Opinion: Can tech de-risk the mortgage servicing space?

Declining mortgage credit availability is bringing us to the brink of another crisis with potential to cause deep market distress.

There is unquestionably a need for regulatory innovation across the broader mortgage industry, but none more pressing than de-risking the mortgage servicing space. Broad lessons were learned on how to curb predatory lending practices following the subprime mortgage crisis. Yet, financial stress exacerbated by COVID-19 put millions of households on uneasy footing, again.

Policymakers took bold steps to prop up the consumer economy, but the end of foreclosure moratoriums left many homeowners progressing toward default. Compounding matters, the sudden jump in mortgage rates has caused a 15-year-low on affordability.

Declining mortgage credit availability is bringing us to the brink of another crisis with potential to cause deep market distress. This time, though, if mortgage servicing relies on the tech sector to work together with regulators – instead of viewing them as obstacles to overcome – it can ensure a more stable future for the mortgage ecosystem and yield better results for us all.  

The true benefit of quantitative easing

One of the loudest criticisms of late is that mortgage servicers never passed onto borrowers the true benefit of quantitative easing, and instead built in fees to cover costs. This might be true, but the causality can be directly traced to market inefficiencies participants have long known need to be addressed.

It’s especially important to focus on it now that Millennials, the largest population cohort in the U.S., have signaled an unwillingness to foray into homeownership in the near term. Stagnant wages, high levels of unemployment, inflation, and the sharp increase in long-term rates have created dual problems: high barriers to entry for first time homeowners and entirely unaffordable loan modifications for current borrowers. A looming recession has only served to weaken what little resolve 30-somethings have to aspire for homeownership, which will greatly diminish access to future generational wealth.

Understandably, the CFPB has been active lately, and rightfully so, considering the increased number of homeowners requiring loss mitigation strategies for their loans. Servicing supervision is essential to maintain public confidence in a market that has understandably garnered a large degree of skepticism, if not outright American distrust.

Without the transparency and uniform standards the regulatory agencies provide, competition declines and overall health of the market suffers as more Americans find themselves drowning in debt and looming foreclosures.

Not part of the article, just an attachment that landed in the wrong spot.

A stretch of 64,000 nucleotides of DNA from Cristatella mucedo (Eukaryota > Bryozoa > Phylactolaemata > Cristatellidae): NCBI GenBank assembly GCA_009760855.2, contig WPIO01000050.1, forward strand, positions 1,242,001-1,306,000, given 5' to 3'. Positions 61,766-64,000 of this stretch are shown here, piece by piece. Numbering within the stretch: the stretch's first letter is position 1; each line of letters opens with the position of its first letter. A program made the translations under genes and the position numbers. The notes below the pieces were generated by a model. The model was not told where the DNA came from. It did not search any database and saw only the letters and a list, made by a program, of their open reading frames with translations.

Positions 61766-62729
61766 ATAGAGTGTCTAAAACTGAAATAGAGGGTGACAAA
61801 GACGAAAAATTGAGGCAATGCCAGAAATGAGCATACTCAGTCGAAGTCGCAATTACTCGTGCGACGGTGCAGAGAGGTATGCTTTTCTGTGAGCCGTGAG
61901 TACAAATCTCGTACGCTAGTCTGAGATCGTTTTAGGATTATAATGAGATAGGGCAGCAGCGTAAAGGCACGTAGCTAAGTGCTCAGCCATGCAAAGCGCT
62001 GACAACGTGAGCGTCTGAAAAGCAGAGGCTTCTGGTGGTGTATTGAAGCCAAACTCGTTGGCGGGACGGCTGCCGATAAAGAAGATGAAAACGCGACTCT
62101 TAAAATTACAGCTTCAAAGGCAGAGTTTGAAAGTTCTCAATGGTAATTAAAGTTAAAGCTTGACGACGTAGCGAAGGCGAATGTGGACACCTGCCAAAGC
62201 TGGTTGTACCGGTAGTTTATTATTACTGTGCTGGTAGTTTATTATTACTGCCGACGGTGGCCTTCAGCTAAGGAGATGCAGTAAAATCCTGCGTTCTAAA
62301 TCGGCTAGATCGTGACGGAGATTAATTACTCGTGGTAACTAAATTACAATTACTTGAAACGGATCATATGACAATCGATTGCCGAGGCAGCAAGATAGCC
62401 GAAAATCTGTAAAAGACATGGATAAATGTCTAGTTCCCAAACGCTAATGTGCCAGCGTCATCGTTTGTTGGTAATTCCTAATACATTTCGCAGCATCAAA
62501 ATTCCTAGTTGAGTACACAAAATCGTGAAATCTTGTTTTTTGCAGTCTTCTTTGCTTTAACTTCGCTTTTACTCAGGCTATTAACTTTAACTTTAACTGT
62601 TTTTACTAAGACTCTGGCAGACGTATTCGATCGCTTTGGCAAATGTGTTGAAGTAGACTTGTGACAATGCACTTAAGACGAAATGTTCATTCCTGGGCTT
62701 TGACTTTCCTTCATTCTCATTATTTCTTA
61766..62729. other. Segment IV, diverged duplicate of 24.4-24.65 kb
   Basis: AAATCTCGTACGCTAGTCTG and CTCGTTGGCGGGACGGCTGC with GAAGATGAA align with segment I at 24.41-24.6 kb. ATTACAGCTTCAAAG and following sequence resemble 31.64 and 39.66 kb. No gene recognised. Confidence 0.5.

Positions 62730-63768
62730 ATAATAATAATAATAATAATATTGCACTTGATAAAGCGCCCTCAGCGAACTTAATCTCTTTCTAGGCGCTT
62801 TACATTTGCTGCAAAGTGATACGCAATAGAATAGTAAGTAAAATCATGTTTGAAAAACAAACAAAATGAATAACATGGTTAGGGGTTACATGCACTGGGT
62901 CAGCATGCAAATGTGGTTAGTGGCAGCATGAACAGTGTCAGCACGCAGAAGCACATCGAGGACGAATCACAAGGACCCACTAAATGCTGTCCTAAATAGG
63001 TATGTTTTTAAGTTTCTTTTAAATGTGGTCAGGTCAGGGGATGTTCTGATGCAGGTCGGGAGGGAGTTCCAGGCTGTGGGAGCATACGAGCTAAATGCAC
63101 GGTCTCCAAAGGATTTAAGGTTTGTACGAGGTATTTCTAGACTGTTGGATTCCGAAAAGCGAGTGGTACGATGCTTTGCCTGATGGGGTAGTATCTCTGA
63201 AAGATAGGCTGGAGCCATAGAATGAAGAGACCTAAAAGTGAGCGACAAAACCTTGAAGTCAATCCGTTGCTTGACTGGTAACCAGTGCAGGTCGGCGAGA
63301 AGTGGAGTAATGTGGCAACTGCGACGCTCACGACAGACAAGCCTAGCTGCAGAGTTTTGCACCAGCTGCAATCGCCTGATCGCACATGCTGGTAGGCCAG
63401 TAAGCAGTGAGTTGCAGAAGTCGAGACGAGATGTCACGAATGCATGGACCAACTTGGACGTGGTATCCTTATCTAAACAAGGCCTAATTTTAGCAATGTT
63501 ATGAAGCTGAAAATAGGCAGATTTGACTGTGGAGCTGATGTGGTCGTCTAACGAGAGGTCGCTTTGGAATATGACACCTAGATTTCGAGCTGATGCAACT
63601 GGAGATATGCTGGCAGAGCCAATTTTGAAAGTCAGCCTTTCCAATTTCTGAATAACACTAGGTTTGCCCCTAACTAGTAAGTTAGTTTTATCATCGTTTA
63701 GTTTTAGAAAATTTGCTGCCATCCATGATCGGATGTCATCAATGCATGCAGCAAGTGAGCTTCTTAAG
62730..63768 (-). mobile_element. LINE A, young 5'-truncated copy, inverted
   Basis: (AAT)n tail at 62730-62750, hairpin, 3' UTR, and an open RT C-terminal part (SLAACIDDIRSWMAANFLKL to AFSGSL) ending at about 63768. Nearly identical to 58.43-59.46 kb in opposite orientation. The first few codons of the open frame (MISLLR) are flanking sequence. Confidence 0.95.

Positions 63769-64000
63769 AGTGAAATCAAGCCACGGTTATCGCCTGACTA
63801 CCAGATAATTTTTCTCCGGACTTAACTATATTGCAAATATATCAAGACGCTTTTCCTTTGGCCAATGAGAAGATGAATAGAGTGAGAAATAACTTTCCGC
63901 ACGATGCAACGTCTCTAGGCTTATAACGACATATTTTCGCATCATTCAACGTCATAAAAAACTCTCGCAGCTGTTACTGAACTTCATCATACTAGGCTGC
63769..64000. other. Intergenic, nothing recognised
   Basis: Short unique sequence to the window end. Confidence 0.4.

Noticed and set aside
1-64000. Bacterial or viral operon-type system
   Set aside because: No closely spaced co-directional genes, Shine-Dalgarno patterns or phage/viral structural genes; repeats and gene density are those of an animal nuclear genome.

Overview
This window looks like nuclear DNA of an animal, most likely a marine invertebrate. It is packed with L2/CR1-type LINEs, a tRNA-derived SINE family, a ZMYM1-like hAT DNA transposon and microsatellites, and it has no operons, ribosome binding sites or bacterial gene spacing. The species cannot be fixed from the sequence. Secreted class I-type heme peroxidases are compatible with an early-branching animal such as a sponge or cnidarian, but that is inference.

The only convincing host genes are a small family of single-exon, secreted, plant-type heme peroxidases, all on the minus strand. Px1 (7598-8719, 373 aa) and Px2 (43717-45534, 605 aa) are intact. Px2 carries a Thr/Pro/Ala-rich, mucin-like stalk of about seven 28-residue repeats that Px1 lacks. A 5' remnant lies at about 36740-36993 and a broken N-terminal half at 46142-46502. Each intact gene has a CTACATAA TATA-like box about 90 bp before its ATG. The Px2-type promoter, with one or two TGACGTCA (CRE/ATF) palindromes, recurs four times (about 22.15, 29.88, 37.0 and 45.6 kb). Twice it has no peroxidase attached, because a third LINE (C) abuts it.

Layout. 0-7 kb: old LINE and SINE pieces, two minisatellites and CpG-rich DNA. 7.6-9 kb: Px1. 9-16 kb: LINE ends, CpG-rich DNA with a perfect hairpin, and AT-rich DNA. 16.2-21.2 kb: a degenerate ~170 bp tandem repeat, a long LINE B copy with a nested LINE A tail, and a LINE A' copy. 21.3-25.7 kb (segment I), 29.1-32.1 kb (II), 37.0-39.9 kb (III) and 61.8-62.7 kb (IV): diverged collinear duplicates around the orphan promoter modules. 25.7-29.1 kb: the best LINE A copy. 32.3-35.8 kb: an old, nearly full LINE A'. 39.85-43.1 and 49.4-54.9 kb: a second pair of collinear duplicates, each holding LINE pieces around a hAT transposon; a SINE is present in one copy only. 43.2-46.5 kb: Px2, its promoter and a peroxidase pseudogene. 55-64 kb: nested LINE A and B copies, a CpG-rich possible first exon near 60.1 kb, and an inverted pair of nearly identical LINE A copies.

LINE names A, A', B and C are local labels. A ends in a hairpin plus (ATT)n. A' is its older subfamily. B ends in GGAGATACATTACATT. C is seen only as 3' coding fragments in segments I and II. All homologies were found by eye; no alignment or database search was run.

Have we prioritized the needs of investors over consumers?

Industry operations have historically prioritized the needs of investors — not consumers — and antiquated methods of loan servicing makes keeping pace with the increased need for assistance impossible. Direct costs of servicing rises rapidly as delinquency status becomes increasingly severe–the largest cost types being workforce and technology.

In the current model, lenders are left with two options: slow demand by adjusting the pricing higher via fees or hire more skilled workers (already a major challenge) to deal with the influx. Layering on more employees to keep pace with demand isn’t a sustainable solution and assessing borrowers already in financial hardship with excess fees to recoup costs is a violation of state laws, UDAAP practices and only serves to exacerbate the problem.

This is where fintech players can make a huge difference. According to Fannie Mae, only 1% of mortgage servicers consider their back offices to be fully digitized. That number is, quite frankly, generous. The ability to integrate consumer-protection regulations into digitally connected platforms will be what finally relieves the pressure on the servicing community and brings portfolios into re-performance. The most successful tech-focused servicers are the ones that are reimagining the front-to-back operating model and are doing so with regulatory body compliance by design.

Furthermore, regulatory scrutiny and enforcement must apply to the tech stack, itself. Technology solutions put in place during times of crisis ought to be subject to periodic evaluations. Reviews of data usage and the underlying technology should be required by regulators. And that’s something that we should all want.

There’s no doubt we’re in a challenging crisis of affordability. Policy makers have taken some bold steps in order to help prop up the consumers and the economy in the post-pandemic era, but there’s a lot more still to be done. We’re going to need smart, practical partnerships to guide us through the expected onslaught of operational rationalizations to survive in a contracting market. Embracing both regulatory guardrails and emerging servicing capabilities is the best way to land the industry on stronger, more efficient footing than ever before.

Nicholas Corpuz is the Head of Compliance at Brace.

This column does not necessarily reflect the opinion of HousingWire’s editorial department and its owners.

To contact the authors of this story:
Nicholas Corpuz at [email protected]
To contact the editor responsible for this story:
Sarah Wheeler at [email protected]

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